The thought made her stop abruptly, her feet seemingly unwilling to work anymore. Fear swam through her veins, making her limbs feel shaky, as if she had just ran a mile. Visions of Arnold rejecting at her, Arnold laughing at her, Arnold walking out of her life forever, swam before her eyes. She took a few deep breaths to steady herself. There was still time. She could still make things up with Arnold. She hadn't blown all of her chances, yet. "You're fine, Helga, girl. There's still time. Plenty of time." Repeating the words to herself over and over, she tried to accept them.
But would all of her chances be gone, one day?
No. Dr. Bliss had told her, more than once, that she didn't have to tell Arnold how she felt, or even change the way she acted toward him, until she was ready. She seemed confident that things would turn out all right between them. And all of those degrees, all of those books, had to mean she knew something about this type of thing, right?
Letting that thought settle in her brain like a warm blanket on a chilly day, Helga continued the walk back to her house. She was nearly there- she just had to turn the corner and walk down the road. The streetlight illuminated the corner in a yellow light, highlighting the narrow cracks on the sidewalk. How many times had she turned this corner, only to run into her true love? Arnold, on a skateboard. Herself, looking to the sky full of football-headed clouds instead of the scene before her. Him, apologizing and offering help, she, yelling and turning away. The scene played over and over again in her head, with few variations. It was something she knew so well she that could see it happening before her.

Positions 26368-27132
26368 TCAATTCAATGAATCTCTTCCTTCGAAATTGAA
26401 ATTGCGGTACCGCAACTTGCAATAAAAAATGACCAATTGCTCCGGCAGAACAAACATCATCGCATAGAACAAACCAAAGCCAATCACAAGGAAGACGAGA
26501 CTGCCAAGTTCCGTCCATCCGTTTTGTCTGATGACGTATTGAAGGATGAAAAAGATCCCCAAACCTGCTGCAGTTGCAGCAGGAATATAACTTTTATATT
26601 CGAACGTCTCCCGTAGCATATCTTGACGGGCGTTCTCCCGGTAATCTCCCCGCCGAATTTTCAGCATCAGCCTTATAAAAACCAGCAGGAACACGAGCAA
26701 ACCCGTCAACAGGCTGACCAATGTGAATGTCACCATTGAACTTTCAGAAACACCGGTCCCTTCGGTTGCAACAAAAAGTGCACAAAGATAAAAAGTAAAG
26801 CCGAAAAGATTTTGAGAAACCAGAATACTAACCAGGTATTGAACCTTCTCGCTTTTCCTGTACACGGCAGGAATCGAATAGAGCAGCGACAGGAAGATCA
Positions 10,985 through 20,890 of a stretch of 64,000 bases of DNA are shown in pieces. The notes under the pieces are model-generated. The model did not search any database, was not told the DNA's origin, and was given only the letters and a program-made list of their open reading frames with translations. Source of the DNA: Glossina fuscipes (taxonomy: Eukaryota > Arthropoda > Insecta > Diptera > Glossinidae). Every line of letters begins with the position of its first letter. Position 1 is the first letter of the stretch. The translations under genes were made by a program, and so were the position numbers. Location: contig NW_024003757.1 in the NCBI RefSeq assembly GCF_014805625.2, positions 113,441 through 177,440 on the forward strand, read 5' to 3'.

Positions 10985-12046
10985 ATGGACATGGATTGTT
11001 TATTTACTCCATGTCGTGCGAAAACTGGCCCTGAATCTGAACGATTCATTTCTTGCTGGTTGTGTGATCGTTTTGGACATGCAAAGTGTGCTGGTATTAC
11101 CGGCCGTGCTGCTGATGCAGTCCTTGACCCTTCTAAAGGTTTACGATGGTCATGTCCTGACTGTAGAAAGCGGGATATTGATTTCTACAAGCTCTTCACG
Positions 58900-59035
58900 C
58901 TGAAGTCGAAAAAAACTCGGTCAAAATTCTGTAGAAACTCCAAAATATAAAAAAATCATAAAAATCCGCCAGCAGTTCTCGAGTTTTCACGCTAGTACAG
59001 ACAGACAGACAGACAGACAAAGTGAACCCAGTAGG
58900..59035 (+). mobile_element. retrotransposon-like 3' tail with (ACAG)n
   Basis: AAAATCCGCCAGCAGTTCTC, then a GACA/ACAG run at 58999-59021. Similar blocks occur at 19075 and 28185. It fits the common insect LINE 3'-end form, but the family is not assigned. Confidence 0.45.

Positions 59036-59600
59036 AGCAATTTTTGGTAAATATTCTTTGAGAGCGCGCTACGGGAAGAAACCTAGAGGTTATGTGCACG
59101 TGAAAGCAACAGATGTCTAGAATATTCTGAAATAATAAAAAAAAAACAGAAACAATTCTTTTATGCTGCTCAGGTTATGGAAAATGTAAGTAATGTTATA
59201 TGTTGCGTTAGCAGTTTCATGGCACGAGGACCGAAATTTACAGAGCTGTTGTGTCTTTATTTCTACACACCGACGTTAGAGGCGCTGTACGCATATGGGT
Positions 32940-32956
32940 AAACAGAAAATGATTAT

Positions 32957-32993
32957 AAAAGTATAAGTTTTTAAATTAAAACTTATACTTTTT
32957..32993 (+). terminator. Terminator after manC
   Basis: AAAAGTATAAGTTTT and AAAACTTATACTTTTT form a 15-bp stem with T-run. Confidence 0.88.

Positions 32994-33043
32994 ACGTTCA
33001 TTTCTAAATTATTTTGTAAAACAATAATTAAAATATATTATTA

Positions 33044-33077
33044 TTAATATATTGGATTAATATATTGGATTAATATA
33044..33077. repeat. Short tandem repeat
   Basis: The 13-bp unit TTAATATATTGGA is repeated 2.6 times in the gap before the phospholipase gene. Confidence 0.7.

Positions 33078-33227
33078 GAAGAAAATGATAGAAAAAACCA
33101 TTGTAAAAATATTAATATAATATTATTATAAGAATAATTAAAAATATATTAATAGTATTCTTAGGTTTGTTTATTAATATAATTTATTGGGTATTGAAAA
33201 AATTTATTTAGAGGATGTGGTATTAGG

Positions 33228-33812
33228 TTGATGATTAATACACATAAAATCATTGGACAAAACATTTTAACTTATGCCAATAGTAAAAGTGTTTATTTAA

If this was a fairytale, she would turn the corner, and he would be there. They'd both go flying to the ground, as ever. But this time, when he offered to help her up, she would accept. As his warm hand grabbed her cold one, she would apologize for every spitball, every insult… because deep down, she had never hated him. She loved him. And then he would forgive her as if it were nothing, tell her he loved her as well, and they would live happily ever in a beautiful castle with singing mice…
Her heart and brain clouded by the dream, she walked toward the corner, her strides both purposeful and expectant. Her skin tingled with anticipation; all of the nerves within it were ready, waiting. Taking a deep breath, she rounded the corner, tense and waiting for the crash that would send her to the concrete.
If this was a fairytale, he would have been there.
This wasn't a fairytale.
And he wasn't.
Disappointment ran through her body, all of her energy draining and she felt like her limbs were about to give out. That was quickly followed by a wave of anger- how could she have been so stupid, thinking he would magically appear around the corner? That would never happen, now that she was expecting it, and she should have known that all along. She had just set herself up for another disappointment. He was probably at home, where he belonged, spending time with his grandparents and those wacky boarders, or looking at that picture of the ever-so wonderful Lila he had on his computer…
Feeling a lump rise in her throat, she desperately blinked her eyes and continued walking, her gaze intense on the sidewalk before her, swallowing frantically. Her feeble whisper made the empty street feel even more deserted as she tried to focus on anything, everything, but him. Studying her feet carefully, she said to herself, "One, two, three steps. Step over the crack in the cement. Three more steps. That's six. Two more- eight. Eight divided by two is four, four times five is 20. 20 minus six is 14." The game felt reassuring- there were no unclear answers, no room for debate, in mathematics.
With a sigh of relief, she reached her house and climbed up the steps. One hand on the doorknob, she paused and looked up at the night sky once again, the few stars not blocked out by the lights of the city shining dimly. Closing her eyes, a thought, a silent message, absorbed her. 'Arnold, I don't hate you. I love you. I'm really not a bad person- under this bully exterior is someone just as wonderful as Lila, someone who loves you. Loves you!' Maybe he could somehow hear her in his mind; maybe he could receive her message somehow, and finally understand…
But that, too, belonged in fairytales.
And this still wasn't one of them.
Helga turned the doorknob and entered the cool, dark house, the sound of the TV echoing through the stillness.
Outside, her elusive happily ever after danced through the night sky, waiting to be found.